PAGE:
There should be flaws and defects on the inner surface during the producing period of a pipe, as well as contaminations and corrosions during the using period of it. A corresponding panoramic optical annular staring inspection system has been developed. It requires no rotating mechanism to exam the whole circumference of a cross section of the inner pipe surface at once, which results high speed inspection.
There are two main subsystems in this inspection system, the panoramic optical annular staring imaging subsystem and driving robot subsystem. The Flat Cylinder Perspective (FCP) is the principle to image a panoramic annular view to a flat imagery, i.e. a cylinder of vision imaged is flat. Our imaging subsystem includes a panoramic annular lens (PAL), which is critical and used to implement the FCP, a series of image rotation lenses, a charge-coupled device (CCD) camera, and an illuminating light-emitting diode (LED) ring. The CCD camera sending the signal to a personal computer (PC) via VGA signal results a real time inspection.
The driving robot subsystem is a fine designed complicated mechanism including a subassembly of stepper motor. It can drive the inspection system forward and backward continuously in the pipe along the axial direction. The experimental system reported in this paper has the following specifications: average detection resolution of 0.5 mm at the circumference direction and 1.0 mm at the axial direction of a pipe, and inspection speed of 15 mm/s.
Although there are various methods to measure the modulation transfer function (MTF) of charge-coupled devices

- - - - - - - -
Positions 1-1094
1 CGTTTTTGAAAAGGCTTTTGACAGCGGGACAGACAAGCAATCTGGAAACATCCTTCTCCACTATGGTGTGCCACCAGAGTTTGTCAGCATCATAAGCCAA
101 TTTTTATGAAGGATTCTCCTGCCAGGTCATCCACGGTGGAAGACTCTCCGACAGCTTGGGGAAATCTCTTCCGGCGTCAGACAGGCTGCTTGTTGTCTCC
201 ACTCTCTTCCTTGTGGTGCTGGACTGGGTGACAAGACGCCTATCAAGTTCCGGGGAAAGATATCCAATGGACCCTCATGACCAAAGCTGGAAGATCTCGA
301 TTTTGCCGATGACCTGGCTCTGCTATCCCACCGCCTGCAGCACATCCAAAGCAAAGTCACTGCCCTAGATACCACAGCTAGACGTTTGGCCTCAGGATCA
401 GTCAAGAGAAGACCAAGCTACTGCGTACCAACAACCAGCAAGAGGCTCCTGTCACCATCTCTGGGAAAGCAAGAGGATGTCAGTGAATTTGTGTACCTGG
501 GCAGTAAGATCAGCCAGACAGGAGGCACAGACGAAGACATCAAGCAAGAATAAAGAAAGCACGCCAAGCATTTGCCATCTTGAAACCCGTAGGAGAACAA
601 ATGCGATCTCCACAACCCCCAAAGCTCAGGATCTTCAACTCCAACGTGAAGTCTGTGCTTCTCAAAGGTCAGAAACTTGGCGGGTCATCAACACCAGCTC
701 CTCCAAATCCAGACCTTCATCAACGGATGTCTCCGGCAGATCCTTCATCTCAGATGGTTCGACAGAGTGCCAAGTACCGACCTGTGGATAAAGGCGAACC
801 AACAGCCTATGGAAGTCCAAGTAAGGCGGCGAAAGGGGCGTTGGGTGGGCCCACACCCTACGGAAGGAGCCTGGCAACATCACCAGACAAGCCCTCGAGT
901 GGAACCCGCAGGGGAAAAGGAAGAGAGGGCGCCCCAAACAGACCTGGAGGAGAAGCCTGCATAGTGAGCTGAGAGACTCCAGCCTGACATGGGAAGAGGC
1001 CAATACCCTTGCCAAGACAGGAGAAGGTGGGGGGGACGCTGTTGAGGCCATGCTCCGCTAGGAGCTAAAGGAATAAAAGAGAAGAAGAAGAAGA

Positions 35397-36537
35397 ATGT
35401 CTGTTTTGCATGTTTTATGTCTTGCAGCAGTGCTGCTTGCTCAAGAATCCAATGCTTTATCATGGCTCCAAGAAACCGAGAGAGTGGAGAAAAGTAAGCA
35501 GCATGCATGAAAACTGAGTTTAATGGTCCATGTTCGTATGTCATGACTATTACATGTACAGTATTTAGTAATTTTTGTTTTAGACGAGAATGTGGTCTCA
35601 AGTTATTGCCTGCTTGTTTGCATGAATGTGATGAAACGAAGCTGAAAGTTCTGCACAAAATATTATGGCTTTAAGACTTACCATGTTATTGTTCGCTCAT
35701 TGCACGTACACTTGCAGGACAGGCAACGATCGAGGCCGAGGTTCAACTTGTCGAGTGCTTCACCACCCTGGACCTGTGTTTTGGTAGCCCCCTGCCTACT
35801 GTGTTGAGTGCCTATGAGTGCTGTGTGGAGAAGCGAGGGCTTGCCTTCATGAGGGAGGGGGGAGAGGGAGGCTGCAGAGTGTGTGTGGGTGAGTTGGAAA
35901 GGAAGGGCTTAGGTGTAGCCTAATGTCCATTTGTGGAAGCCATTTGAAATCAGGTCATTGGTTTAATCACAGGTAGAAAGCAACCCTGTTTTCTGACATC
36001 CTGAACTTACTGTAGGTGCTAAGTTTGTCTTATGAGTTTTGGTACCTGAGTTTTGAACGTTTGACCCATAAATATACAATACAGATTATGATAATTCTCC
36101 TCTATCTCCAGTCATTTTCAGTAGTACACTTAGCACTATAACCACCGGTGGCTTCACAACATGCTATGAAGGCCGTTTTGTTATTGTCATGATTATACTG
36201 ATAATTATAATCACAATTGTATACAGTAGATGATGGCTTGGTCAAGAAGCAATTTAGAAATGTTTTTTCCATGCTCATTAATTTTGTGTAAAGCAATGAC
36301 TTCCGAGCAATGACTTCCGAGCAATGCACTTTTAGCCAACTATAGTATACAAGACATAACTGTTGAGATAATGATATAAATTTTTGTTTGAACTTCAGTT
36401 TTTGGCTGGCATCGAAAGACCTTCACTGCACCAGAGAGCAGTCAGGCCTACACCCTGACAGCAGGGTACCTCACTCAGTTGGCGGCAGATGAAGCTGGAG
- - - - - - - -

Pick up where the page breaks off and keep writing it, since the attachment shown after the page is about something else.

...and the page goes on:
(CCD), the interferometric fringe pattern method has advantages over others, such as canted slit sources, bar targets,
knife-edge, laser-speckle patterns, random noise pattern, etc. Our interferometric method is relatively simple and
versatile: It requires no critical optics and no focusing or precision alignment, the entry array is tested, the contrast ratio
of the test pattern is high enough, the spatial frequency of the fringe pattern can vary continuously.
Our method generates the formation of a sinusoidal intensity fringe pattern by the interference of two monochromatic
plane waves, and straightforward projects it onto the CCD array under test. The construction of the experimental device
is based on the Fresnel Double-Mirror structure. A 2.5 mw He-Ne laser with the wavelength of 632.8 nm is used as the
light source, the laser beam is spatially filtered by a 10 μm pinhole and expanded to a diameter of 30 mm, and the
resulting wave front is divided by two mirrors, which incline to each other at a small angle, and interfered. One of the
mirrors is rotatable to vary the frequency of the pattern. The CCD array is mounted on a stage, which is also rotatable to
make that the CCD array takes different angle with the fringe pattern direction, to receive the patterns.
With the method we provided, the spatial frequency can be extended to some 2 times the Nyquist frequency of the CCD
array to study the aliasing effect. In the Cartesian coordinates, the x- and y- axis MTFs (at angle 0° and 90°) of the CCD
array were measured, the other three MTFs (at angle 26.56°, 45° and 63.44°), which nobody has done before, were also
tested offering a more comprehensive characterization of the CCD array.